The music instrument loan program will not require extra staffing. Bar codes and RFID tags would need be be put on each instrument and a record would need to be created in our ILS though. I am willing to take care of these tasks myself during my regularly scheduled off desk hours, but staff in the Technical Services department are welcome to help.

Training for this Technology or Service:  

Very little staff training would be required. Informing staff about the basics of how the program can be carried out can be accomplished in just a few sessions during the weekly staff meetings. I would be happy to host the training sessions. During training, staff would be informed on where the instruments will be stored, the rules and conditions of the program, how to properly check them out to patrons, etc. 

Promotion & Marketing for this Technology or Service: 

The program can be promoted both inside the library and online via the library’s website and social media sites (Instagram and Facebook). Inside the library, flyers van be posted in display cases and smaller flyers can me made available for patrons to take home. On promo materials (and on the website) a program launch date can be stated to help stir up excitement. Social media posts counting down the days until the official launch of the program can be created too (e.g., “3 More Days Until The Launch of Our Music Lending Program”). Also, an instrument (or a few) can be displayed in a visible location such as next to the main service desk with a display that reads something along the lines of “Ask us about our new instrument lending program.” The basics of how the program works can be posted near the instruments on display too. To help spread the word outside of the library, library staff can visit places such as local schools to promote the program. And after the program starts, the library can continue to promote that they seek donations for “gently used instruments.”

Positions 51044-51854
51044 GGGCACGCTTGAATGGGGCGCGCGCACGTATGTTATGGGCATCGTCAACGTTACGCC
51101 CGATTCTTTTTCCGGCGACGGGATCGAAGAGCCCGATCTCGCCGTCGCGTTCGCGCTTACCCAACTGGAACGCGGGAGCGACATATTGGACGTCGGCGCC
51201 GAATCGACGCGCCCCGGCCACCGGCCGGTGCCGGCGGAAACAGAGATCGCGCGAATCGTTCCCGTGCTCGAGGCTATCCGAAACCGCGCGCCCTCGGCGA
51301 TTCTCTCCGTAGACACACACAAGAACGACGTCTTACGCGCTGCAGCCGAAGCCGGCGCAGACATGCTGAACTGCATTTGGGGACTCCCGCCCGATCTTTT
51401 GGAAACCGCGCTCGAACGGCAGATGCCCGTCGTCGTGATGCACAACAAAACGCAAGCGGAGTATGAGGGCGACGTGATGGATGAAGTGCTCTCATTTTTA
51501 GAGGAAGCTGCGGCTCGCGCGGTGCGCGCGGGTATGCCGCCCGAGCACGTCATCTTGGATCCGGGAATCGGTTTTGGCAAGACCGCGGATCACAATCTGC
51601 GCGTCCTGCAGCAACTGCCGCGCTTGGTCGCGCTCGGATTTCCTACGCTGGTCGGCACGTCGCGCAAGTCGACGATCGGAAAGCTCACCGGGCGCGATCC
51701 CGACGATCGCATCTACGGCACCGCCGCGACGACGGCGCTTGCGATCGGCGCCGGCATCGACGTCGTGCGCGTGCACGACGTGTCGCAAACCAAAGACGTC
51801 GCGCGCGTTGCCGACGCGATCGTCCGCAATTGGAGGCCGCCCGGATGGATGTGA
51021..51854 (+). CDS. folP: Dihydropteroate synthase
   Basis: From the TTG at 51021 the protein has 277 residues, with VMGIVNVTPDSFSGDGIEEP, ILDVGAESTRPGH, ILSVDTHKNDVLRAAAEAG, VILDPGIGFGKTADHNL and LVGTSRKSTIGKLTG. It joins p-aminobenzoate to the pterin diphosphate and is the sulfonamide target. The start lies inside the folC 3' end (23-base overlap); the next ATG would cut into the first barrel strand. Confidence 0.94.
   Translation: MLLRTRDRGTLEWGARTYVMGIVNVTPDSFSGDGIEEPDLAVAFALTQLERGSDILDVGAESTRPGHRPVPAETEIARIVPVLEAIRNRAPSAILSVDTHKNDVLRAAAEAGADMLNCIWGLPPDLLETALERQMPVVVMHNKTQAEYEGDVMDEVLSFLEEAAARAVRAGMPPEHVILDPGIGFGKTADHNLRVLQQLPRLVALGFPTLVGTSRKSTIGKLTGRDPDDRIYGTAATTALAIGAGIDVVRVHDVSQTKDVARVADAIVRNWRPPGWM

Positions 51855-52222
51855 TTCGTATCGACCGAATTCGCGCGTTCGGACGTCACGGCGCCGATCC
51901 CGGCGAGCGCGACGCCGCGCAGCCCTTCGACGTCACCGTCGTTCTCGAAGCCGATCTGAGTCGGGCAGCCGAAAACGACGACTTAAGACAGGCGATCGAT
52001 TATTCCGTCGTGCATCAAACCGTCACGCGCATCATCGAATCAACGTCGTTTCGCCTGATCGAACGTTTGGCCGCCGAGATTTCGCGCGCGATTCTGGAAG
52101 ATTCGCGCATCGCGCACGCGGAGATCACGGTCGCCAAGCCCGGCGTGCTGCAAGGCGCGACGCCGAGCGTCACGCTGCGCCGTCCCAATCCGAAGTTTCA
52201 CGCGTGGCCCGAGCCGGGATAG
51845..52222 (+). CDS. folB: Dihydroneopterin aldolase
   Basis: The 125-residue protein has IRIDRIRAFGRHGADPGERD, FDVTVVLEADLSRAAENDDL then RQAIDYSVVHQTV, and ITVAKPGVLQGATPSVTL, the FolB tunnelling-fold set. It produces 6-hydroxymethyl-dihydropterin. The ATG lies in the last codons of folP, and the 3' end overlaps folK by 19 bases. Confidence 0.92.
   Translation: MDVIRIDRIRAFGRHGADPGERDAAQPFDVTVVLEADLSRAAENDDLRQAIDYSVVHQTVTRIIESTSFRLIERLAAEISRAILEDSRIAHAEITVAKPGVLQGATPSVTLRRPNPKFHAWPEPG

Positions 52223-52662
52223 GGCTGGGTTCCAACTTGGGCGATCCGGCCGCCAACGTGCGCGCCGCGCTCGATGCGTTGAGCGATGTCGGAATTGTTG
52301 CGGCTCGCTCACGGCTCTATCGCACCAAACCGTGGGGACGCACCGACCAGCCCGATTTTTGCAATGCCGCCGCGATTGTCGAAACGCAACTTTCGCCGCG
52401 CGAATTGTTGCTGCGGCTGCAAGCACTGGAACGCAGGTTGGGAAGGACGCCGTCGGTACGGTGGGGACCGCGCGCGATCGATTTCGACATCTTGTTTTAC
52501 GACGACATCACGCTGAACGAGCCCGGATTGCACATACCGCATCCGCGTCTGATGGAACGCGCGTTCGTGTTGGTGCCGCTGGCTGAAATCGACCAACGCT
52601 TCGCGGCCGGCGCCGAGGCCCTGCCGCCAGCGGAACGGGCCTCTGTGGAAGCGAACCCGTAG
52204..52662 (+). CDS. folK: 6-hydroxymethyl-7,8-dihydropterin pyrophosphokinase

Staff should be encouraged to ask for verbal feedback each time a patron returns an instrument to the library. Feedback forms can also be given to patons each time they check out an instrument and they can politely be asked to fill out the surveys. One of the questions that can be asked is, “What other instruments would like to see available in the future?” This can help give insight on how the program should expand at a later time. Online, the comments and views of social media posts regarding the program can be taken a look at. Patrons can be encouraged to post to social media and use a specific hashtag to to show how the instrument is enriching their lives. How many times the instruments are checked out will be easy to track in our ILS software (Sierra). Each instrument can have a barcode and RFID tag. Whether a new or existing service, its success must continue to be evaluated and it must be determined if the original goals of the service are being met (Casey and Stephens, 2016).


Casey, M. & Stephens, M. (2016, April 22). Measuring progress. Retrieved from